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Week 13 zoo notes

by: Hannah Kirby

Week 13 zoo notes BIOL 1114, 001

Hannah Kirby
GPA 3.1

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Notes from week 13 of lecture
Intro to zoology
Class Notes
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This 4 page Class Notes was uploaded by Hannah Kirby on Monday April 25, 2016. The Class Notes belongs to BIOL 1114, 001 at University of Oklahoma taught by Dr.Lee in Winter 2016. Since its upload, it has received 11 views. For similar materials see Intro to zoology in Biology at University of Oklahoma.


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Date Created: 04/25/16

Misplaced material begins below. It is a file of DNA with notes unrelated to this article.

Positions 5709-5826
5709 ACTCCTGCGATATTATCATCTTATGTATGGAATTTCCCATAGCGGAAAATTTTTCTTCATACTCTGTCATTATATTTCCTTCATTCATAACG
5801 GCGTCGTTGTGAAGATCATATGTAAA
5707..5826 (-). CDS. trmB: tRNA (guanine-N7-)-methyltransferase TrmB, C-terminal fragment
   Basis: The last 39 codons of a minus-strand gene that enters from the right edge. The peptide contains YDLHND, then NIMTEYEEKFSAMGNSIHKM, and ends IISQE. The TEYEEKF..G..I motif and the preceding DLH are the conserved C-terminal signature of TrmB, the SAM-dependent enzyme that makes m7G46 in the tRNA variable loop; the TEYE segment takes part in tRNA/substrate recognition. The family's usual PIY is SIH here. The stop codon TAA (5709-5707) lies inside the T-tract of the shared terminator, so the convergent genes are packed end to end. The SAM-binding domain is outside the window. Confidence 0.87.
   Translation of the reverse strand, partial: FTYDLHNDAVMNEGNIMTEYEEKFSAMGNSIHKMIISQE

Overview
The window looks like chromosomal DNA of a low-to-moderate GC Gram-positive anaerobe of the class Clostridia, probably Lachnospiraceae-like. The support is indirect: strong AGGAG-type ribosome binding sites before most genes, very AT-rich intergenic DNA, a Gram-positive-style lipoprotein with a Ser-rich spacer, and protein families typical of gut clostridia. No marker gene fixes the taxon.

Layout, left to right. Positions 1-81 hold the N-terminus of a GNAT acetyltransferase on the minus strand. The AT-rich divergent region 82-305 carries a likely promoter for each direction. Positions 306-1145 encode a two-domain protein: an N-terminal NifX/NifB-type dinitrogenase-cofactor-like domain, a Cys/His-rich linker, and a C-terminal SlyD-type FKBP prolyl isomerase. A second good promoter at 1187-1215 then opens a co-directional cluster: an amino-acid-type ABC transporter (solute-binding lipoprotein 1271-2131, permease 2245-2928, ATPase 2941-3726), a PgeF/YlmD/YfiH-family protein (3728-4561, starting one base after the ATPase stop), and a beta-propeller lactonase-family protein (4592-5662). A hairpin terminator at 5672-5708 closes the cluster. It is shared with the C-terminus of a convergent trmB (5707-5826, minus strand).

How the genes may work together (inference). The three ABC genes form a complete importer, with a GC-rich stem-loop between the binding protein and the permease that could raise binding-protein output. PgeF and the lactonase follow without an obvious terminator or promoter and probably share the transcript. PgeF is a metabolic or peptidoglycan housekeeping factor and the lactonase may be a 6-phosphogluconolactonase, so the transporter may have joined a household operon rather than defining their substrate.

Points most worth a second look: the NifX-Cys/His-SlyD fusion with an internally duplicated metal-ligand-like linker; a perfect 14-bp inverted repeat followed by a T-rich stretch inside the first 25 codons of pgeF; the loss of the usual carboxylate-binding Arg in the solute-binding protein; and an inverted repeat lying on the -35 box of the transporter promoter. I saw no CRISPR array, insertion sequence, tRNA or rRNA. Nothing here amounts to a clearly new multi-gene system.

Week 13 zoo notes­ Hormones Complete hormone negative feedback system  Hypothalamus  Anterior pituitary  Posterior pituitary  Endocrine glands Hormones­ slow, lasting communication  ­Affect mood, emotions, feelings of sexual attraction, and developmental patterns, among other processes A neurohormone is a hormone that is secreted by a nerve cell Two regions of pituitary gland: 1) Posterior pituitary a. Hormones produced by hypothalamus; posterior releases b. Does not produce its own hormones 2) Anterior pituitary (glands) a. Neurons release hormones that travel from hypo to ant, activate glands and  secrete hormones b. Responds to hormones from hypothalamus  c. Produces and releases its own hormones Posterior: Directly target tissues Anterior: directly target tissues or other endocrine glands (glands secrete final hormone) If hormones from hypo are not triggering the reaction in the anterior, those hormones get  passed along with the hormone from the ant. Figure 28.4 Anterior: Hypothalamus can stimulate/inhibit the anterior pituitary gland (focus on releasing  hormones) Proteins and Peptide hormones (water soluble) Know that there are inhibiting hormones, but don’t worry about specific ones GH, Prolactin, TSH, ACTH, FSH/LH, Endorphins Final hormones (directly target other tissues), Tropic hormones (target other glands) Posterior­ ADH, oxytocin Hormones from the hypothalamus are stored and released into the blood by the posterior  pituitary gland Hormones produced at anterior can be either final hormones or tropic hormones (target other  glands) Example: Thyroid hormone  Thyroid hormones (T4/T3) target many cells  Increase metabolism  TRH comes from hypo; TSH from anterior; T3/T4 from thyroid o Too much t3/t4, some goes back to hypothalamus, some goes to body Hypothalamus anterior pituitary thyroid gland Hormone level too high hypo decreases TRH secretion, pituitary decreases TSH  thyroid decreases TH secretion TH level decreases Hormone level too low hypo increases TRH, Pituitary increases TSH thyroid increases TH secretion TH level increases Thyrotropin­releasing hormone (TRH) > TSH > TH (Thyroid Hormone) Under vs overproduction: low vs high metabolism Hypothyroidism (too cold all the time), hyperthyroidism (too hot all the time) Stimulating hormone will physically stimulate a gland to get larger  Release and function of: (from anterior pituitary)  Antidiuretic hormone (ADH) aka vasopressin  Oxytocin  Growth hormone (GH)  Prolactin  Endorphins  Cortisol  Thyroid hormones (TH)  Testosterone/ Estrogen Example: Leptin  Secreted by adipocytes  Suppresses appetite   It triggers the switch between “starving” and “fed” states  Stimulates the Hypothalamic­Pituitary­Thyroid axis (HPT)  Increases metabolism  Posterior Pituitary gland:  Antidiuretic hormone (ADH) aka vasopressin: tells kidneys to retain water; suppresses  urination o Alcohol inhibits hypothalamus from secreting ADH  Oxytocin: “bonding hormone” o Secrete milk from mammary glands  o Induces contractions of the uterus during childbirth Hypothalamus  anterior pituitary  Releasing hormones (­RH) stimulate anterior pituitary  Anterior pituitary responds to hypothalamus by: 1) Secreting final hormones 2) Secreting tropic hormones that stimulate other glands that secrete the final hormone a. Tropic­ TSH, ACTH, FSH/ LH b. Final­ GH, prolactin, endorphins GH releasing hormones (GHRH) > GH (growth hormone) Under­ or overproduction: abnormally large or small individuals  Promotes: protein synthesis, cell division (growth and repair), bone “growth” (pre vs post  puberty, growth means different) How tall you are: determined by GH levels during puberty GH during adulthood? Hyper­secretions of GH, causes thickening of bones (acromegaly)  GH stimulates liver to secrete insulin­like growth factor (IGF­1)  Both GH and IGF­1 work together to promote “growth”  Growth can be retarded­ undernutrition (glucose), GH insensitivity, disrupted sleep  (melatonin), stress (cortisol) Hypothalamic signal > prolactin  Under­ or overproduction: less vs more prolactin Endorphins  Under­ or overproduction: depression vs feeling happy; natural pain killers Corticotropin­ releasing hormone (CRH) > ACTH > Cortisol Gonadotropin releasing hormone GnRH > LH > Testosterone Under or overproduction: lots of effects depending on age GnRH > LH/FSH > Estrogen/progesterone  Fluctuation in levels: dictates menstrual cycle and ovulation in women How to link tumors to hormones?   Functional benign tumor on pituitary gland is called pituitary adenoma (grows larger) o This growth can result in hyper secretion of hormones o Tumor can prevent gland from responding to negative feedback signals


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